Capacity Strengthening / CapDev / East Africa / Kenya / Knowledge and Information / POD / Training

Why publish? ILRI graduate fellows and early career researchers trained in scientific writing and publishing

Introduction to scientific writing and publishing module training

Participants in a scientific writing and publishing module training for ILRI staff on 25-26 November 2014 in Nairobi, Kenya (photo credit: ILRI/Paul Karaimu).

As part of their expected deliverables PhD students, postdoctoral fellows and early career researchers at the International Livestock Research Institute (ILRI) are expected to share knowledge gained in the process of research and to communicate with fellow scientists and wider audiences. This process involves the eventual publishing of research findings in academic and scientific journals. But many first time researchers find the process of getting their research findings published difficult because they lack the relevant skills and awareness of the rules and regulations of scientific writing and publishing.

To address this skills gap, ILRI’s Capacity Development (CapDev) Unit working in collaboration with People & Organizational Development (P&OD) Unit and the Training Centre for Communication (TCC), recently delivered an interactive and practical workshop designed to give ILRI graduate and post-doctoral fellows and early career researchers, an opportunity to understand the process of scientific writing and publishing and to develop skills that would help them maximize the output and impact of their research.

The workshops were organized and held in two sessions on 25-26 November and 2-3 December 2014 at the ILRI Nairobi campus. Key topics of the training sought to address how researchers can contribute effectively to the scientific knowledge bank through publishing their research and the processes, rules and ethical aspects of scientific writing and publishing. Thirty-seven participants including Msc and PhD fellows, postdoctoral fellows and early career researchers (research assistants and technicians) attended the workshops.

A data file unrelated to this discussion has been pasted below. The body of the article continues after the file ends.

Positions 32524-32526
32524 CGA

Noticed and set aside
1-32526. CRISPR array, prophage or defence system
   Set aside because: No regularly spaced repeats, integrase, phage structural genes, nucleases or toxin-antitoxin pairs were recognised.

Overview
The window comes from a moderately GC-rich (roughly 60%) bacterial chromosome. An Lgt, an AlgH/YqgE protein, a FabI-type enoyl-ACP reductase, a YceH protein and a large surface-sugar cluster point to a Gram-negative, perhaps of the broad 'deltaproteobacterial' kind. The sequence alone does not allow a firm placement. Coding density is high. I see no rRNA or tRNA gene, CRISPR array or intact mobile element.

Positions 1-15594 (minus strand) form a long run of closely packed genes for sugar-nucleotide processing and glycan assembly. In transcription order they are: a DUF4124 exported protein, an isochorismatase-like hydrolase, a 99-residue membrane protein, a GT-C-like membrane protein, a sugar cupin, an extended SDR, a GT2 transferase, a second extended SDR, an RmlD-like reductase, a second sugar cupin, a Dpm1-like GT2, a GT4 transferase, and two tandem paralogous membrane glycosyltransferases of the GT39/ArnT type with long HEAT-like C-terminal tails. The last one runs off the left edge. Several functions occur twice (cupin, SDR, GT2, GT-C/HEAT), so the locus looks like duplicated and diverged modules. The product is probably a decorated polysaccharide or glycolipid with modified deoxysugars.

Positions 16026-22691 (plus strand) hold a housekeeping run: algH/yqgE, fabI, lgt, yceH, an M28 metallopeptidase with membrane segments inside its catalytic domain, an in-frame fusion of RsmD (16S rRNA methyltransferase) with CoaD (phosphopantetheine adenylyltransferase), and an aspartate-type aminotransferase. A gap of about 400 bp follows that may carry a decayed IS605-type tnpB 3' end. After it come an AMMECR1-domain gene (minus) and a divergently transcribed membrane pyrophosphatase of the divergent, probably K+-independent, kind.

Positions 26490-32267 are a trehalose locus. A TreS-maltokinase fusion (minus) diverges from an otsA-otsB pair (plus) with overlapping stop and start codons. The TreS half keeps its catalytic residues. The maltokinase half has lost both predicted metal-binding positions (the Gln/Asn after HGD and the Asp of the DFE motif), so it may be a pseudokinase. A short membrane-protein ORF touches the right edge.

‘This training has been very helpful to me,’ said Leonard Marwa, a PhD student at ILRI, ‘I will apply the new knowledge gained in writing scientific papers of high quality that have a higher chance of being accepted for publishing in journals,’ he further commented.

Introduction to scientific writing and publishing module training

Participants in a scientific writing and publishing module training for ILRI staff on 2-3 December 2014 in Nairobi, Kenya (photo credit: ILRI/Samuel Mungai).

Hannah Nyota, a research assistant with the ILRI Policy Trade and Value Chains (PTVC) Program, noted that that interactions at the training workshop helped colleagues exchange information on the research they are doing and that fellow researchers, together with the trainers, provided useful feedback to help them improve their work. ‘We now understand better the need to publish our findings,’ she said.

The course was part of an ILRI’s CapDev/P&OD unit’s initiative to provide learning opportunities to graduate fellows and staff that include a blend of a series of ‘bite-size’ modular courses in cross-cutting skills areas, e-learning opportunities, effective mentorship support, evidence and assessments to further enrich the their learning experience at ILRI.

Through the graduate fellowship program, ILRI provides opportunities for young scientists and graduate fellows from National Agricultural Research Organizations (NARS), universities and other institutions to undertake quality research-for-development (R4D) within ILRI projects. The graduate fellows are able to access ILRI’s cutting edge research facilities, receive mentorship from ILRI scientists while at the same time make a valuable contribution to ILRI’s research agenda.

Written by Joyce Maru, capacity development officer at ILRI.

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